Project Evaluation and the Depletion of Natural Capital: An Application of the Sustainability Principle

Joachim von Amsberg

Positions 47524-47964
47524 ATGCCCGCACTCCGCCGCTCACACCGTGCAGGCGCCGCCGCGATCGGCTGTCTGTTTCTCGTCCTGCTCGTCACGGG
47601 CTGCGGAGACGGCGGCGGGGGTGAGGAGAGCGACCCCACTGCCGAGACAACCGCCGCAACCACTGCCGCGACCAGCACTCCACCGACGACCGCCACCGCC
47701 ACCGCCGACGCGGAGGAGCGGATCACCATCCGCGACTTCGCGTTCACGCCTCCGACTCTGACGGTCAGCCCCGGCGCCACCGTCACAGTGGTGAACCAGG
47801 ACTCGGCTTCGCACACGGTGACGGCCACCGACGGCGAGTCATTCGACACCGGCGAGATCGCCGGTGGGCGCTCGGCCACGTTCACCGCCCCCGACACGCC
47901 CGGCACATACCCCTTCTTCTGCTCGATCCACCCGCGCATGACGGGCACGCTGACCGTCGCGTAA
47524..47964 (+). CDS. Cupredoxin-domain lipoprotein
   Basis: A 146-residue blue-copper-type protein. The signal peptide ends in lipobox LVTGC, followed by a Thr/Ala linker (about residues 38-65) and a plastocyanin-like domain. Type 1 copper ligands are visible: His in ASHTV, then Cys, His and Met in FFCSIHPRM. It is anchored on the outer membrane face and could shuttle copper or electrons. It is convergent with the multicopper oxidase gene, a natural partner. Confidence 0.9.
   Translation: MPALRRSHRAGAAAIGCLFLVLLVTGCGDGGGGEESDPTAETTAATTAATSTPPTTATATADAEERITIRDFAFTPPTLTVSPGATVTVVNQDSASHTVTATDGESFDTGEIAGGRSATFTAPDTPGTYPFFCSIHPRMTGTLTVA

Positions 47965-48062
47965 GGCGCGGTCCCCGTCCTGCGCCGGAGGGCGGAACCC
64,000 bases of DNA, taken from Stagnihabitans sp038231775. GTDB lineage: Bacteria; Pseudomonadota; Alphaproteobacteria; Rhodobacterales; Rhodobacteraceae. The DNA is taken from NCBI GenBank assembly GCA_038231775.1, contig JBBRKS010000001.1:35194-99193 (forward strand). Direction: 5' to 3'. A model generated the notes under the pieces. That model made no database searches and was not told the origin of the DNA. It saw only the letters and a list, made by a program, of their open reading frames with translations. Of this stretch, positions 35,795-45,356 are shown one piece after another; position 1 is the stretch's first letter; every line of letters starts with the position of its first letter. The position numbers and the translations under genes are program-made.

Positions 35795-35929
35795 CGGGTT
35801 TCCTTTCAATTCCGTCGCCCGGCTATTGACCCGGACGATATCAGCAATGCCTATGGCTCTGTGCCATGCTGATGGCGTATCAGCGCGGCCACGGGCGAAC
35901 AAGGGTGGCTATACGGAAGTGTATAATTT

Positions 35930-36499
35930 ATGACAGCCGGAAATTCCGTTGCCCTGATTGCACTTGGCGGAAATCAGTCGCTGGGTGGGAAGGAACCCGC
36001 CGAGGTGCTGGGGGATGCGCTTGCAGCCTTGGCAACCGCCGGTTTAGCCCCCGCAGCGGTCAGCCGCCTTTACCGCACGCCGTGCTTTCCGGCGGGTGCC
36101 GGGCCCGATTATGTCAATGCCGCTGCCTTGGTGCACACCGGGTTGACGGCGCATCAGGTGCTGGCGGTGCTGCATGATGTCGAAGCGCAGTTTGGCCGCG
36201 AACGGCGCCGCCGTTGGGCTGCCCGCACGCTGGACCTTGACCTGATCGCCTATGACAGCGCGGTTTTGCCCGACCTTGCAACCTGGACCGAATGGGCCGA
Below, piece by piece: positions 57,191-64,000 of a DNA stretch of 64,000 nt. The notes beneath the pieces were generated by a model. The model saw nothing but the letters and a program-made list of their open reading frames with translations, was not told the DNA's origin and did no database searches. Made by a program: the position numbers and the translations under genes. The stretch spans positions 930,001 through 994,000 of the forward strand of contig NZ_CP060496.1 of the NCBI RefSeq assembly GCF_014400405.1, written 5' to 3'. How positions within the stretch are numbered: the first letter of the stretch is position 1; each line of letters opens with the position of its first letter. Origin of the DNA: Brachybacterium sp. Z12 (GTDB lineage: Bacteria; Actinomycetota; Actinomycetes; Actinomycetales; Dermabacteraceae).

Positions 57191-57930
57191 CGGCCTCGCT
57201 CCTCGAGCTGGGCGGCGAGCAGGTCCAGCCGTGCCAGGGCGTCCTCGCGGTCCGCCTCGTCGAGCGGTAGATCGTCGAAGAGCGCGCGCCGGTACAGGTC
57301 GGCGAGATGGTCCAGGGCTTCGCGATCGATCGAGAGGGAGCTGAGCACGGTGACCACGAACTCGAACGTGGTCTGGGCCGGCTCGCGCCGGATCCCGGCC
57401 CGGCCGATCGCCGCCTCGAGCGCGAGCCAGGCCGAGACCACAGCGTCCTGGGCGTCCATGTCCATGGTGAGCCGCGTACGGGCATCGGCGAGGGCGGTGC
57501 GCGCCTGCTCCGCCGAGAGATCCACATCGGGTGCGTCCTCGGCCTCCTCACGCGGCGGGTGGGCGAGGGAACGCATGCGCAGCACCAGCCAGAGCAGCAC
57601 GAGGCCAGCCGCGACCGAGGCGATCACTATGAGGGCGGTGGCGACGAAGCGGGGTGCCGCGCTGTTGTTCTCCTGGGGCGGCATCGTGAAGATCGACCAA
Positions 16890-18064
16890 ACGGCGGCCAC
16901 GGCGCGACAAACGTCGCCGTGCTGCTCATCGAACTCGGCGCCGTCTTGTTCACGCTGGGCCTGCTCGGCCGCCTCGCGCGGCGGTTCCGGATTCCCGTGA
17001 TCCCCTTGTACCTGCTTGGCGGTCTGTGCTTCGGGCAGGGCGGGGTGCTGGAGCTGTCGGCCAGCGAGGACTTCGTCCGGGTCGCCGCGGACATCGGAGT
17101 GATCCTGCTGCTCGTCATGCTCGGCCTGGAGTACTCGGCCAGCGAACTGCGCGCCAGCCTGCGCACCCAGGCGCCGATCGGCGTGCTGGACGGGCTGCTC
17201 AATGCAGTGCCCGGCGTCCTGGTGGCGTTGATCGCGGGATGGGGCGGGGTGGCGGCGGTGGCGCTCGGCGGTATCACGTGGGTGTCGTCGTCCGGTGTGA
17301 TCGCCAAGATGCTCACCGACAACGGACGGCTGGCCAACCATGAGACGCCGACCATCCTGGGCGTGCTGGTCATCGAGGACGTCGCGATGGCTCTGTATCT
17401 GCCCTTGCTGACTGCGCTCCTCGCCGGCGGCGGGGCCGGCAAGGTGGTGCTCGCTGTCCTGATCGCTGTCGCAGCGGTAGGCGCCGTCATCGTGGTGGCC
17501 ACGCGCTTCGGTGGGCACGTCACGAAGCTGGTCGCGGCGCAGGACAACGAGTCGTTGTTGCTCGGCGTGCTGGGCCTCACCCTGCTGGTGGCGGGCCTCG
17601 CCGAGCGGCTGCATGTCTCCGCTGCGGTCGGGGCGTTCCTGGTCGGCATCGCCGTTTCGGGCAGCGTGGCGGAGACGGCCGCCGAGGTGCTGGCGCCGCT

In conventional economic analysis, the costs of natural capital are systematically underestimated due to individual short-term incentives of decision makers, the presence of externalities and the large uncertainties about the functioning of the biosphere. In addition, decision making is systematically biased against the interests of future generations. Inter-generational efficiency and justice require that future generations be actually, not only potentially, compensated for costs imposed on them by previous generations. To remedy the biases against proper valuation of natural capital and to reflect a cautious approach toward depletion of natural capital, the default value of natural capital should be the cost of providing a sustainable substitute. The rents from depletion of natural capital should be shared equally with all future generations who need to be adequately compensated for depletion. Following from these considerations, this paper proposes a sustainability constraint on current economic activities. This constraint would require that the value of every group of functionally substituting types of natural and human-made capital be left intact. The sustainability constraint should be reflected in the shadow prices used to evaluate natural capital depletion. From the sustainability constraint, a sustainable supply rule is derived that is operational and can be applied to the depletion of non-renewable resources and the consumption of the biosphere's limited capacity to absorb waste products. This rule requires that a sustainable price, derived from a sustainable supply curve, be used for depletion of natural capital. The sustainable supply curve is constructed by dividing the economic rents from the depletion of natural capital into an income and a compensation component. The compensation component must be invested into the production of the closest sustainable substitute for the depleting natural resource. The compensation component should be sufficient to provide the same quantity of the sustainable substitute at the sustainable price forever after depletion. The income component could then be sustained after depletion. While the approach has been developed for project analysis, it is easily extended to the determination of an appropriate resource tax. The analysis of several recently appraised World Bank projects shows a very low level of completeness and sophistication in the evaluation of environmental costs. In particular, most project analyses do not include a depletion premium for the extraction of a natural resource. Deficiencies are also prevalent in the determination of an opportunity cost for land and of the damage from air pollution generated by the project. The sustainable supply rule is applied to several of these World Bank projects and the impacts for the evaluation of the selected projects is shown.

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